VV-ECMO is an effective treatment to support patients with severe respiratory failure who are unresponsive to conventional therapies [7]. Aspergillus spp. are identified more frequently (approximately 7%) in ECMO patients compared with patients without ECMO who are critically ill [8, 9]. However, to our knowledge, there is only one a single report of life-saving cases with VV-ECMO as rescue therapy in IPA [10], and there are no reports of cases with ECMO support in ITBA. In patients receiving VV-ECMO, drug pharmacokinetics may be significantly altered. Yanjun et al. reported a twofold increase in the standard total daily dose of both drugs to overcome low serum concentrations thought to be secondary to drug loss from ECMO circuit sequestration [11]. We upped the amount of L-AmB to 6 mg/kg/day, while the patient was treated with VV-ECMO and CRRT.

L-AmB is a unique lipid formulation of AmB. AmB binds to ergosterol in the fungal cell membrane, which leads to the formation of pores, ion leakage, and ultimately fungal cell death [12]. L-AmB is currently the most common type of AmB in distribution because intravenous AmB (Fungizone) is often complicated by nephrotoxicity [13]. The efficacy and safety of intratracheal inhaled L-AmB or AmB lipid complex for prophylaxis IPA have also been reported in hematopoietic stem cell transplant patients and in solid organ transplantation recipients [14,15,16,17], and efficacy and safety of intratracheal instillation of L-AmB was reported in treatment of endobronchial mucormycosis [18]. In addition, inhaling L-AmB for Aspergillus infection does not cause changes in the lipid content of the pulmonary surfactant [19]. Although only AmB has been approved for intratracheal inhalation and instillation, L-AmB is not indicated. This study was done in accordance with the institutional guidelines and the principles of the Declaration of Helsinki, which were ethically reviewed and approved by our hospital; informed consent was also obtained. This is the first report of an intratracheal instillation of L-AmB for ITBA. In this case, intratracheal instillation of aerosolized L-AmB by bronchoscopy was effective and safe for severe ITBA. At a time when AmB is not widely distributed, L-AmB is becoming more mainstream; therefore, intratracheal inhalation and instillation of LAmB will be even more necessary in the future to treat severe ITBA.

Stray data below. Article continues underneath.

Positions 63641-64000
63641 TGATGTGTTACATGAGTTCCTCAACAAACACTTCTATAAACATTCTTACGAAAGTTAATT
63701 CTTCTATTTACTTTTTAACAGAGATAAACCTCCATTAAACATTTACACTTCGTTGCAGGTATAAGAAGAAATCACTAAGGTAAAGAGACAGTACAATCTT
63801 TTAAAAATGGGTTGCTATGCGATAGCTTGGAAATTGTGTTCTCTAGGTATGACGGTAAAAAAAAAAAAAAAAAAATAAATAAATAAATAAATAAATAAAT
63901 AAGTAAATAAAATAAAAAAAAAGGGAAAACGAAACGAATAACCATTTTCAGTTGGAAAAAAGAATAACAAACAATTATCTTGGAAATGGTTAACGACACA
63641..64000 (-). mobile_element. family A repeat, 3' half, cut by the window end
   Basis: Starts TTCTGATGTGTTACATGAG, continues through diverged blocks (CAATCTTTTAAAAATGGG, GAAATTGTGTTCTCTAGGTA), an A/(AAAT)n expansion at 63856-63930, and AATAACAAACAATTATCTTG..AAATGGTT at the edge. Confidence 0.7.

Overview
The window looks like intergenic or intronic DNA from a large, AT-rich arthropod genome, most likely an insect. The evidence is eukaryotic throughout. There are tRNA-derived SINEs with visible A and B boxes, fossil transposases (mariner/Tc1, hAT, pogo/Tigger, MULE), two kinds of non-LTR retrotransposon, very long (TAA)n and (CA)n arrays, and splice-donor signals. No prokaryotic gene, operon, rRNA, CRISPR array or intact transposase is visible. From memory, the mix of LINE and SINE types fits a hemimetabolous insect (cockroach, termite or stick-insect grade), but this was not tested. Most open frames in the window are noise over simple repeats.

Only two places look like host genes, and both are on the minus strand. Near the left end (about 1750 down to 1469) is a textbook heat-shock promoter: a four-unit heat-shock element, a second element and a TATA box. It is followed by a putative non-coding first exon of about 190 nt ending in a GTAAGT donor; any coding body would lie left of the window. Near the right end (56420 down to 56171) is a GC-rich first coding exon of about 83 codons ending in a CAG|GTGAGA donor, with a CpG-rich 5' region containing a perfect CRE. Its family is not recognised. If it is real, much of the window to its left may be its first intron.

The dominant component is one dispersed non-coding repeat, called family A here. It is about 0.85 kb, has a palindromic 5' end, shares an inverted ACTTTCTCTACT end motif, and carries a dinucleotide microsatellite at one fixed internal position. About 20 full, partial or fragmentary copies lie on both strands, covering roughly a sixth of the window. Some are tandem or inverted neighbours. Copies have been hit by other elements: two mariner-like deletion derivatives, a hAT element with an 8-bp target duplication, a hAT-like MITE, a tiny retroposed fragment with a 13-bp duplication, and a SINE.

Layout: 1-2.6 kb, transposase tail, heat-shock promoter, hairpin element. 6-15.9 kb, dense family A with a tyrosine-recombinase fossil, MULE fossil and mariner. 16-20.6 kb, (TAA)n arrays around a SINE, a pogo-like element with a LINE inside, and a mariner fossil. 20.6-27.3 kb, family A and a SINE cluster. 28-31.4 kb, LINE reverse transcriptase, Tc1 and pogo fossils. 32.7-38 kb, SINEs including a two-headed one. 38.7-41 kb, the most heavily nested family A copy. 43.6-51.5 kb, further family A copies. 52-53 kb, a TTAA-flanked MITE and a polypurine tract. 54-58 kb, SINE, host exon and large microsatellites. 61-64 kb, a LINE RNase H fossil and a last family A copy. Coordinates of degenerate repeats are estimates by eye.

Conclusions

In this case, we successfully treated severe respiratory failure associated with ITBA with timely implementation of systemic and intratracheal instillation of aerosolized L-AmB and maximal supportive care, including VV-ECMO. The L-AmB instillation allowed a targeted high local drug concentration, which led to an improvement. Because an intratracheal instillation of L-AmB is safe and effective, it could be a treatment option for ITBA. In addition, since the patient was supported with VV-ECMO, we were able to safely perform bronchoscopic debridement of airway lesions and intratracheal instillation of L-AmB.

Availability of data and materials

All data generated or analyzed during this study are included in this published article.

Abbreviations

IPA:

Invasive pulmonary Aspergillus

ITBA:

Invasive bronchial aspergillosis

VV-ECMO:

Venovenous extracorporeal membrane oxygenation

IDSA:

Infectious Disease Society of America

L-AmB:

Liposomal amphotericin B

PTCL-NOS:

Peripheral T-cell lymphoma, not otherwise specified

AKI:

Acute kidney injury

DIC:

Disseminated intravascular coagulation

FN:

Febrile neutropenia

LAHS:

Lymphoma associated with hemophagocytic lymphoma

P/F:

PaO2 to FiO2

CRRT:

Continuous renal replacement therapy

NGS:

Next-generation sequencing

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SS performed the manuscript preparation. SS, WK, and ST were involved in the hematological treatment, and KF, TK and HK were involved in the critical care. HS performed the bronchoscopy. YT read and approved the final manuscript. All authors read and approved the final manuscript.

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Correspondence to Shuku Sato.

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Sato, S., Kamata, W., Fukaguchi, K. et al. Successful treatment of invasive tracheobronchial pulmonary aspergillosis with venovenous extracorporeal membrane oxygenation and combined systemic, intratracheal instillation of liposomal amphotericin B: a case report. J Med Case Reports 16, 470 (2022). https://doi.org/10.1186/s13256-022-03692-1

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Keywords

  • Invasive tracheobronchial-pulmonary aspergillosis
  • Extracorporeal membrane oxygenation
  • Liposomal amphotericin B